It's one thing to write a static essay, quite another to write a conversation starter. Ditto a broad-audience piece versus a small blog where I might be half of my own audience (which is partly along the lines of Frye's "public critic" concept, but not entirely).

Likewise, writing about a book before it comes out is different from discussing an older work with a mixture of those who have and haven't read it. And in terms of discussion, I think the review style on different sites strongly shapes the kinds of conversations that tend to happen there.

More than any of the above, however, I'm interested in how one evaluates a variety of fiction--genre and literary--without either getting completely relativistic (everything's good sometimes, for someone) or putting down one genre for not being another. I've seen some people do well at this through a relatively uncritical list along the lines of Good Books I Like In All Genres. What I'd like to do (though as I currently have no time to write, it'll take me a few hundred years) is explore where the more analytical approach takes that conversation. Does it makes sense to give very different genres equal levels of critique? In purely analytical terms, of course it does; in a more review-oriented sense, I'm not sure.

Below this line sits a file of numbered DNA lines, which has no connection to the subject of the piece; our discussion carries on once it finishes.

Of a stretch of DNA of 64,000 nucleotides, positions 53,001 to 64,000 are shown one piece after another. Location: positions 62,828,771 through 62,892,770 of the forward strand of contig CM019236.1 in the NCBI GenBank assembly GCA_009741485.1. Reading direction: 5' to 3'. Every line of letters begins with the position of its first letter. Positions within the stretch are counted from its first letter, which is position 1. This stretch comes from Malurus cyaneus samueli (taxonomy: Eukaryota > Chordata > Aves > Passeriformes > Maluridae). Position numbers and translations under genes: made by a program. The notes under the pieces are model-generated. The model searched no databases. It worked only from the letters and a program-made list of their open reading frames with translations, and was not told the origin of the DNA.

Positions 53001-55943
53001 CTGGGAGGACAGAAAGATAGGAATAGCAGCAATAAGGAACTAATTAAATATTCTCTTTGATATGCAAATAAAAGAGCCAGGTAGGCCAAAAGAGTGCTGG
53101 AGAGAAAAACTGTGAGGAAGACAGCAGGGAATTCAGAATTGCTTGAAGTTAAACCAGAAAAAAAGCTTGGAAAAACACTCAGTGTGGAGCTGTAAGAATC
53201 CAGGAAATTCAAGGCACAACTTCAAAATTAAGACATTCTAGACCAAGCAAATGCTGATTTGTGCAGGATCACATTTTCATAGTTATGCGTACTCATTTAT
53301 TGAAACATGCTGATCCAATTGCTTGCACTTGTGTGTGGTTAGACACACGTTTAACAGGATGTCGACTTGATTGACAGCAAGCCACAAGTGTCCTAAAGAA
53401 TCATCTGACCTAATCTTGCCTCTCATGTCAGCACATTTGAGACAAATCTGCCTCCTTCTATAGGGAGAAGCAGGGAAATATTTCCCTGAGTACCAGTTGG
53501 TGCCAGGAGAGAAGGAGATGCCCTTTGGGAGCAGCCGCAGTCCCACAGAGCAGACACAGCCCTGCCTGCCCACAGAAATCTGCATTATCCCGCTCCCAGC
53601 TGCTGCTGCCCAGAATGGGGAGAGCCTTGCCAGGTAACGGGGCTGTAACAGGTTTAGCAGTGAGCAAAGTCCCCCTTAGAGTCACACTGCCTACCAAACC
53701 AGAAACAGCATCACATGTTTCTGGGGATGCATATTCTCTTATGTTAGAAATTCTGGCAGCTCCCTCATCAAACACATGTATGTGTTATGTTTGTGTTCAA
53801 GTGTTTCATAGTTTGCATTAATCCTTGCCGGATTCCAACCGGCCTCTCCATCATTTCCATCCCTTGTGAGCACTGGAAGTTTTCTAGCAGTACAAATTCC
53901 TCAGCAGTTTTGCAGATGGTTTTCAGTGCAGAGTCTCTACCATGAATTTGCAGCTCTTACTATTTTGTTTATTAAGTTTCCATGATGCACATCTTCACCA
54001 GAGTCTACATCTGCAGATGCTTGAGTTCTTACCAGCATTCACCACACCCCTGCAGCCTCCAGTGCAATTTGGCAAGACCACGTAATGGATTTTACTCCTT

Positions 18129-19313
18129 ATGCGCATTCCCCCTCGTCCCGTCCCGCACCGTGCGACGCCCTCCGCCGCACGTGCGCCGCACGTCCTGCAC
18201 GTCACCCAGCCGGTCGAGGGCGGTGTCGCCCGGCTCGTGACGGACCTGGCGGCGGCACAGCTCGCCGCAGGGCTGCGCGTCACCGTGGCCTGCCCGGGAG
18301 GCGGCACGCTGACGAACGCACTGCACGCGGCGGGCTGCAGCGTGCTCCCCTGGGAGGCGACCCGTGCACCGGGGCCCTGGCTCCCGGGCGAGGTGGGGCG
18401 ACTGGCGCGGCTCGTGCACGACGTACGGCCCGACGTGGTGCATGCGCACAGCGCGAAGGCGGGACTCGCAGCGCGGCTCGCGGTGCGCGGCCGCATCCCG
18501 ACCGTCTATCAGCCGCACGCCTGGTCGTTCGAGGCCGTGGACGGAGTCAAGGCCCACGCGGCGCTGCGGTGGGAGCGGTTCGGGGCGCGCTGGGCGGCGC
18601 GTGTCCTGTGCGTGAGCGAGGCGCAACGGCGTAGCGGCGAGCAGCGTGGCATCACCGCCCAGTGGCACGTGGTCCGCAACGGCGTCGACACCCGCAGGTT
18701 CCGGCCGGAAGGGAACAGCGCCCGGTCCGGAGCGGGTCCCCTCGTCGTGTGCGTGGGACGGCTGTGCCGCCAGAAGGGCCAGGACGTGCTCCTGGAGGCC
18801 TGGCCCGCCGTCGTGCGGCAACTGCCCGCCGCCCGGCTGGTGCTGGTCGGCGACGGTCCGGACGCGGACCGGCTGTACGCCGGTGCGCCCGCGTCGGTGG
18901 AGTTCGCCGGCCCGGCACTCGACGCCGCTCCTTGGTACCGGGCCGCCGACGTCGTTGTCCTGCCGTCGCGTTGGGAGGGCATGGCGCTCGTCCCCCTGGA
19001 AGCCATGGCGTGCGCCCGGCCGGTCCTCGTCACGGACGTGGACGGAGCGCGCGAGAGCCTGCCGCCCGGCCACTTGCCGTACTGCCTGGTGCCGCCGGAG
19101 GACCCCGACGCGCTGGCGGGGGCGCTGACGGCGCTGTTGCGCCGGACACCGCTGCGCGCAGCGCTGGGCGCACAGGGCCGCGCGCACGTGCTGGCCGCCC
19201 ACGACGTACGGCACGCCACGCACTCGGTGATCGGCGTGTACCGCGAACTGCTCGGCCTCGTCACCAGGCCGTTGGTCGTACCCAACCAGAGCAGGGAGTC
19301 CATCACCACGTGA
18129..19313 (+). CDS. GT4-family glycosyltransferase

Meriam said...

More than any of the above, however, I'm interested in how one evaluates a variety of fiction--genre and literary--without either getting completely relativistic (every thing's good sometimes, for someone) or putting down one genre for not being another.

Isn't it all about judging a novel against what it's trying to achieve? I like Mark Kermode, a British movie reviewer, because he understands/ appreciates genre (his favourite movie is the Excorist - he has a phd in horror films) and takes them as seriously as they take themselves. Anyway, my point is, even within one genre (say, romance) you can't review all books equally. For example, reading Present,s I'm not rating them against the entire genre, against Gaffney or Kinsale, because they'd all get Ds and Fs. I have to rate them against other categories, bearing in mind things like the restrictions of word count and the guidelines. Is that relativistic?